alan tani @ fishing reel repair rebuild tutorial Question about mill work
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Author Topic: Question about mill work  (Read 331 times)
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reel man
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« on: July 12, 2019, 04:35:31 PM »

Has anyone used a drill press to do mill work when tollerance (sp) can be .005 - .010?
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« Reply #1 on: July 12, 2019, 05:16:31 PM »

This is possible but not recommended. I say this because a lot of times people using a drill press as a mill are doing so because they dont have the money or its just not feasible to open ones wallet wide enough for the purchase of a proper mill. Which also raises the probability that this individual wont have the proper tooling, jigs & vice to mill in the first place. Which can be unsafe & go bad in a hurry.

  With that said if your confident the piece being milled or turned down is safely held in place & the run out on your chuck & bearings will hold the tolerances you want, by all means give it a try. You can turn down a small piece a bit with decent accuracy by inserting it in the chuck using files & appropriate emery cloth & checking measurements as you go.  Years ago I made many firing pins for all manner of fire arms using this method... Jeff
« Last Edit: July 12, 2019, 05:19:57 PM by Rivverrat » Logged
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Dauphin Island Sunset

« Reply #2 on: July 12, 2019, 06:39:53 PM »

    I'll add, it depends a lot on the material you will be working with, and, the drill press you'll be using. Soft materials(bakelite, or aluminum, for example) will be much easier than steel. And, if the drill press has has good, tight bearings in the quill...and you only extend the quill just far enough to "do the job", you can expect things to be pretty "close to spec". As was stated, safety first.....have the work piece secured, so it CAN'T move,unless you want it to { a cross slide vice, for example}, use a sharp cutter, and make 'thin "passes, with a "lube", if the material calls for it....and wear your safety glasses !!  A great many of the "heavier built" drill presses are made to handle some fairly heavy "side pressure " on the quill....for "routing" wood, for example, or using it as a "drum sander"....some other, more cheaply built models, don't even HAVE actual "bearings" for side pressure...just a bushing, with the only "good" bearing being a "thrust bearing", ...because they are intended for "drilling (where the only "pressure" is against the END of the bit, not against the side of it), I'd say ant "accuracy" in side "movement" would be nil.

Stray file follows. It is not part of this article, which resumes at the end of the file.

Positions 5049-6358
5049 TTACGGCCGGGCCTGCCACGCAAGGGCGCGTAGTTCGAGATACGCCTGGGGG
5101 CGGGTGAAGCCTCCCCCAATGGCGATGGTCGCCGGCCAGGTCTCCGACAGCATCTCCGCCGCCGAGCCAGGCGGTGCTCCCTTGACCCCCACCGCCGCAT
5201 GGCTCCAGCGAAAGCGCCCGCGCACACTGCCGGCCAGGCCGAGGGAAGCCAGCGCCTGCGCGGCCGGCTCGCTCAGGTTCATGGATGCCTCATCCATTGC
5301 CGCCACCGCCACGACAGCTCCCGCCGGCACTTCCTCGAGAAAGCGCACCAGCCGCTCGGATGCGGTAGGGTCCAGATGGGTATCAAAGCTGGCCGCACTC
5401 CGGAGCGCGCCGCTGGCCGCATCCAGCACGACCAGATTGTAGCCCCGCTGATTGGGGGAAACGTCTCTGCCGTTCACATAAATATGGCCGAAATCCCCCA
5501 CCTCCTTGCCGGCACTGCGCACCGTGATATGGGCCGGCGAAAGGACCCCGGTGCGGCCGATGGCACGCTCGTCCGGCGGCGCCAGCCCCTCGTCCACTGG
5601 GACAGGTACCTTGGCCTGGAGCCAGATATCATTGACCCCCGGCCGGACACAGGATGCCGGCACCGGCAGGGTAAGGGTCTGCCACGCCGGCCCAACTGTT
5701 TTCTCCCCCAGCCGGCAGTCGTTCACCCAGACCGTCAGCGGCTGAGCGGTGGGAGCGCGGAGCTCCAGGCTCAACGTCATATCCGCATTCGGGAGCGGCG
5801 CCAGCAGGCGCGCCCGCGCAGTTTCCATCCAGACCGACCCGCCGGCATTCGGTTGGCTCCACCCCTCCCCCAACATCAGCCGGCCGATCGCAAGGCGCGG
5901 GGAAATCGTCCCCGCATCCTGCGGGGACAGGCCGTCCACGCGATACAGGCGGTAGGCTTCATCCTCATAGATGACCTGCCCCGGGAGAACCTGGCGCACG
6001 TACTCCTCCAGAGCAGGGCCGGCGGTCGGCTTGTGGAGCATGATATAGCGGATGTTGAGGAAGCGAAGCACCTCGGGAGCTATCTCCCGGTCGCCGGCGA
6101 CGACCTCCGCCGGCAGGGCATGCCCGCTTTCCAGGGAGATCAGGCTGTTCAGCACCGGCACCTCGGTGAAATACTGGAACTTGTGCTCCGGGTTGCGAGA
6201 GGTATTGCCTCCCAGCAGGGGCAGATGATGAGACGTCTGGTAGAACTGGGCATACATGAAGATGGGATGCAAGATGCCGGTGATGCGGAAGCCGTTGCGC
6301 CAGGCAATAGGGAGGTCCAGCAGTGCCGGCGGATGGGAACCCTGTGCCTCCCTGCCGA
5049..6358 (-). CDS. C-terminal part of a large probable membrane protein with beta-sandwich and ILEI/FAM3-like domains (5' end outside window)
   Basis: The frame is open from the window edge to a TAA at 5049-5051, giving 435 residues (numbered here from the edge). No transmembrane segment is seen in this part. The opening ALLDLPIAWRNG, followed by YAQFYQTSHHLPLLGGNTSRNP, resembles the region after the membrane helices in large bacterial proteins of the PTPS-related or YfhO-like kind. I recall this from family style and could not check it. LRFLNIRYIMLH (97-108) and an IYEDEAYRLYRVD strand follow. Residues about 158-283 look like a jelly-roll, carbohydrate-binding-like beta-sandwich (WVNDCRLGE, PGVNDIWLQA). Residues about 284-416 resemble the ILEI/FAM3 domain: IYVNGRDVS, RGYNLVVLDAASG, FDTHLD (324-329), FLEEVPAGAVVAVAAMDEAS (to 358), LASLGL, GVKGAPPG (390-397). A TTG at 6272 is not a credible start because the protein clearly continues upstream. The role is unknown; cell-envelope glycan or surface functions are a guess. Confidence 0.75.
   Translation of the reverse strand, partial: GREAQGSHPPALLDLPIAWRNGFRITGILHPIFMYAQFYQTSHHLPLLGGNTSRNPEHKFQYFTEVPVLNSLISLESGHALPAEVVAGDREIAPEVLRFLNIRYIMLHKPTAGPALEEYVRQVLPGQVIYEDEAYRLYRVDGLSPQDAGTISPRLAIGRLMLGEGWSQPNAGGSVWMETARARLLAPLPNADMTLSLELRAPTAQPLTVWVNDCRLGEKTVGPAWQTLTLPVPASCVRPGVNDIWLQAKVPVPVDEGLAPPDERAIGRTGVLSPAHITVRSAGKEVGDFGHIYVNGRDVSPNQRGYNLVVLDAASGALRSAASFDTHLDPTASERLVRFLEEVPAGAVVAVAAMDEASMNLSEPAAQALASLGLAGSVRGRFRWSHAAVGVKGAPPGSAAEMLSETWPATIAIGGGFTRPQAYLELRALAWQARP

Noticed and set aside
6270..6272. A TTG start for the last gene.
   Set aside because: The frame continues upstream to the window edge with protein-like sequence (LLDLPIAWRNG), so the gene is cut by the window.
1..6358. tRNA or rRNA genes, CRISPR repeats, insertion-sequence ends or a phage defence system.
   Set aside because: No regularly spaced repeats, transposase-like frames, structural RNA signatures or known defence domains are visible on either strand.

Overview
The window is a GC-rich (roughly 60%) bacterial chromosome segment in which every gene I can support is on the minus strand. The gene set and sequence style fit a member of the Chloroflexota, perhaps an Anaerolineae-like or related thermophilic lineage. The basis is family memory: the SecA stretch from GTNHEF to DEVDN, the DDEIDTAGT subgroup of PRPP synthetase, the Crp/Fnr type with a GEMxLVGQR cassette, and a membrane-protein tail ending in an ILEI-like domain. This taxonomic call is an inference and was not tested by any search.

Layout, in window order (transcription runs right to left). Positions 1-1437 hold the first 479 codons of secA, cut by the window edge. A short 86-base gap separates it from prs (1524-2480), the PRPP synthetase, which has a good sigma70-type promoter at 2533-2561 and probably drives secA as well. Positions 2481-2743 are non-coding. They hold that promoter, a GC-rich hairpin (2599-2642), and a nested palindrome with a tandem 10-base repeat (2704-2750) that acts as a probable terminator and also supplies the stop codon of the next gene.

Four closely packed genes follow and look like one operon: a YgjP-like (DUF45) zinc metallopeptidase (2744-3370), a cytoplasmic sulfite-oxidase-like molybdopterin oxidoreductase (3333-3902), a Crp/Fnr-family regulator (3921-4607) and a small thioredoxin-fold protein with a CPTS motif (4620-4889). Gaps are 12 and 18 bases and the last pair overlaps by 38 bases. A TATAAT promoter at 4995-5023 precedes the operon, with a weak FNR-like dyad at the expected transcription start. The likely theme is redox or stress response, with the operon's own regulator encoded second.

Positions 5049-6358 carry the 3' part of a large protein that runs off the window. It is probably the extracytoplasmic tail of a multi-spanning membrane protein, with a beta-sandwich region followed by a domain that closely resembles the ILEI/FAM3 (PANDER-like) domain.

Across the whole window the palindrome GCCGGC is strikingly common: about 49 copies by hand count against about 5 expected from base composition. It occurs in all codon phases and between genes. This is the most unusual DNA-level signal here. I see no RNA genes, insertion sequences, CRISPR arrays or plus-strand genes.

There's nothing wrong with a few "F's" on your record....Food, Fun, Flowers, Fishing, Friends, and name just a few !
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« Reply #3 on: July 12, 2019, 09:32:34 PM »

I just have a bench top drill press from the big box store.  It is so loose.  If something needs to be really close I'd be better off doing it by hand with a Dremel.
« Last Edit: July 12, 2019, 09:34:47 PM by oc1 » Logged
Ron Jones
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« Reply #4 on: July 13, 2019, 09:17:51 AM »

You are better than me! If I can't do it with a drill press there is no way I can do it free hand with a Dremel.
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Ronald Jones
To those who have gone to sea and returned and to those who have gone to sea and will never return
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